Pence says US set on ensuring nuclear-free Korea

  • Pence says US set on ensuring nuclear-free Korea

Pence says US set on ensuring nuclear-free Korea

The statement was made amid an escalation of tensions on the Korean peninsula with the South Korea and United States military reporting April 16 that they had witnessed what they believe to be a failed missile test by Pyongyang which followed a number of missile launches and nuclear tests considered to be in violation with the UN Security Council resolution.

Pence said that the USA and Japan had launched economic talks that could eventually result in a bilateral trade deal between the two economies.

Last week, US Defense Secretary Jim Mattis said the Vinson was "on her way up" to the Korean peninsula.

"President Trump has made it clear that the patience of the United States and our allies in this region has run out and we want to see change".

White House officials said the economic meetings in Tokyo, with Deputy Prime Minister Taro Aso and other officials, are meant to forge a framework for future discussions after the US withdrew from a Pacific Rim trade pact. But at the same time, McMaster said on "This Week" on ABC that "it's time for us to undertake all actions we can, short of a military option, to try to resolve this peacefully".

The study has found that the provocation window, which refers to the number of days or weeks between a North Korea provocation and a South Korean election, has become narrow over time, Cha said.

The North Korean Vice Foreign Minister has blamed US President Trump for his bullish tweets. His language was stronger than in a written statement he issued shortly after the launch, in which he simply said he was aware of the failure. South Korea hosts 28,500 USA troops to counter the threat from the North.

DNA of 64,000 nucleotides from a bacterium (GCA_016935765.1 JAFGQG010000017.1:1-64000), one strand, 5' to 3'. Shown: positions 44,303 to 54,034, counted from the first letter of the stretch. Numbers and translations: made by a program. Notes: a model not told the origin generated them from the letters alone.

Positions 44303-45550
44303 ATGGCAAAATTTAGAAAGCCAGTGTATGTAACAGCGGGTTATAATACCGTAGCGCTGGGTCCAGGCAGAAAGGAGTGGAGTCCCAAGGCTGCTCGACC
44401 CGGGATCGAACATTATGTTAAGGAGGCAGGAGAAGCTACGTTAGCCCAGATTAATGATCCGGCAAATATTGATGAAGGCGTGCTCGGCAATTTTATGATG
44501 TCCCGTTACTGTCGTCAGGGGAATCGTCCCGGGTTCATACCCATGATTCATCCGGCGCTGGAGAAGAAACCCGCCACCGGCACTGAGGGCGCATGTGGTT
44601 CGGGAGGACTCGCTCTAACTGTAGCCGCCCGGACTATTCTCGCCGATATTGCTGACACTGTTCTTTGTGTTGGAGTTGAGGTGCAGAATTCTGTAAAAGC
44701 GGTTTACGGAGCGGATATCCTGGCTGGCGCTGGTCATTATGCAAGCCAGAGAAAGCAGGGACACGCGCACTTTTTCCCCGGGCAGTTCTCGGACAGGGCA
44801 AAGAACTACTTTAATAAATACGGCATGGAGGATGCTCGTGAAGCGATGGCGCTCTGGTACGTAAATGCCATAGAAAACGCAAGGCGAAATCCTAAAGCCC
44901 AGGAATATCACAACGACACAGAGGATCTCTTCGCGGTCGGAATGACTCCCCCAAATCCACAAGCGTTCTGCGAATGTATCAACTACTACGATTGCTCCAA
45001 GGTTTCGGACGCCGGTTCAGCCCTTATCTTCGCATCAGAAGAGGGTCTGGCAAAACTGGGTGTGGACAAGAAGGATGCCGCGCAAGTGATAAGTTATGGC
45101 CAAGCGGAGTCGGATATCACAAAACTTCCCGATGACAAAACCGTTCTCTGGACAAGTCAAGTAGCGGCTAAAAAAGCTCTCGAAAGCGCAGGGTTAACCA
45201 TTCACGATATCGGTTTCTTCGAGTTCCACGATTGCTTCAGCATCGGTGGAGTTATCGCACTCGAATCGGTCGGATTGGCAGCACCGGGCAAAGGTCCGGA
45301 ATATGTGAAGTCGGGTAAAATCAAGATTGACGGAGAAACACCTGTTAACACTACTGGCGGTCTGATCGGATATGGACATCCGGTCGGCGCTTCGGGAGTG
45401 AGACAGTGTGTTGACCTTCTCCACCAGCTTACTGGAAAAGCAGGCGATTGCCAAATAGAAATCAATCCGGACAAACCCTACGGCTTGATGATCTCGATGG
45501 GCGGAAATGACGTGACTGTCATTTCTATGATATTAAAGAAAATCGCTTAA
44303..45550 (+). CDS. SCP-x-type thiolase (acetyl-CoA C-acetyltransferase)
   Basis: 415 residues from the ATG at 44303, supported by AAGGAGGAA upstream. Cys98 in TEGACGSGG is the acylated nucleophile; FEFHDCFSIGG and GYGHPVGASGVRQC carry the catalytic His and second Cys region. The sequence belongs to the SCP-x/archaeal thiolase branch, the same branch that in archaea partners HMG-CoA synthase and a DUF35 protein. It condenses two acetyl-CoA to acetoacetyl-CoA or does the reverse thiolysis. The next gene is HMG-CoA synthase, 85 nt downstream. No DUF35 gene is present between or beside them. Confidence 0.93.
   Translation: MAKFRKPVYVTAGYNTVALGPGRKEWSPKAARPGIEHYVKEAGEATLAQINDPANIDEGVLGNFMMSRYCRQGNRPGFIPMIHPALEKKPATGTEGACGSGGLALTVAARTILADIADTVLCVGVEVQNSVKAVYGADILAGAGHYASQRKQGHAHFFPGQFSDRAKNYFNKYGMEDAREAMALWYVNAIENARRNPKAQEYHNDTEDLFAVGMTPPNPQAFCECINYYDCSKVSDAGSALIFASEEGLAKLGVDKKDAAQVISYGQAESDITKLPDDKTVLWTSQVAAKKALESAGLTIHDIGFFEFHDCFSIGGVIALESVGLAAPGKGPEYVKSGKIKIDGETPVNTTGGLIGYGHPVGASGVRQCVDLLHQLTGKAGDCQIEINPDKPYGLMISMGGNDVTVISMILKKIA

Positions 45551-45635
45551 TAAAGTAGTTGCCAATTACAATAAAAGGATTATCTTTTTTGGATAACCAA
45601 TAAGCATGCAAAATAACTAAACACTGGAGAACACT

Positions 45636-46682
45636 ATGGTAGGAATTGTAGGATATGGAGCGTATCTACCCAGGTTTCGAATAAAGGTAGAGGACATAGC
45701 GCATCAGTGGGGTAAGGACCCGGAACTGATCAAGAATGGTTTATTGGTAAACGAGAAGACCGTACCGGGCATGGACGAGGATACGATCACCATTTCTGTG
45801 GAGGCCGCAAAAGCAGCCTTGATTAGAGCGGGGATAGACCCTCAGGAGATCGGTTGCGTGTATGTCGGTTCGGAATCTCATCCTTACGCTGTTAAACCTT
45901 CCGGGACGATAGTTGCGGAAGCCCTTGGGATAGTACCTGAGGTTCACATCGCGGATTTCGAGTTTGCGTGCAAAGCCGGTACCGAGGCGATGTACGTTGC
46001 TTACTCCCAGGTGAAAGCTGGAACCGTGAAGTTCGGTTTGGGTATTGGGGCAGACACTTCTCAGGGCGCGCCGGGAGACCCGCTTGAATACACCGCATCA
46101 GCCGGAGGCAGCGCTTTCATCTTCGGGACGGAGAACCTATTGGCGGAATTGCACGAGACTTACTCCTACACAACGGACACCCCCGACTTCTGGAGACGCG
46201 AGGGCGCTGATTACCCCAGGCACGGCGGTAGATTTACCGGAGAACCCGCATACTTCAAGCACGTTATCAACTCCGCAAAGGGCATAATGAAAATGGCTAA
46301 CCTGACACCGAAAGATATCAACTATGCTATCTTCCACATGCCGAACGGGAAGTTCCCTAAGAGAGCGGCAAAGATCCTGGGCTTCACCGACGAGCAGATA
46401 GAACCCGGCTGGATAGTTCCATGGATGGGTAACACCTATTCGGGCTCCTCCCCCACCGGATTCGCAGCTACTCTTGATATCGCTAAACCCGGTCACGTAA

The new forum for trade talks was launched by Trump and Abe during the Japanese leader's visit to the February. He did not comment on what might have caused the missile to fail.

A Japanese official says a difference in approach remains with the USA despite an agreement on a framework for new bilateral economic talks.

Mattis credited China with trying to help get the North Korea situation "under control" with the goal of denuclearizing the peninsula.

Sin Hong-chol, North Korea's deputy foreign minister, told Aljazeera in an exclusive interview on Monday that Donald Trump's administration "should look at the world with open eyes". But no one was predicting what might come next.

He said the Trump administration would work with ASEAN on security issues, trade and freedom of navigation in the South China Sea.

U.S. Vice President Mike Pence has once again pledged the Trump administration's commitment to defending its allies in Asia from North Korea and any other threats.

Washington had billed Pence's visit to Jakarta as a booster for a strategic partnership between the world's second- and third-largest democracies, but a raft of bilateral disputes with USA companies could sap the goodwill from his trip.

Pence told reporters Monday that Trump was hopeful China would use its "extraordinary levers" to pressure the North to abandon its weapons program.

North Korea's aim is to attach a nuclear warhead on a ballistic missile capable of reaching targets thousands of miles away.

Beijing, of course, has made this promise before, and experts warn there is no particular reason why China would honor it now - but the White House seems to have few better options.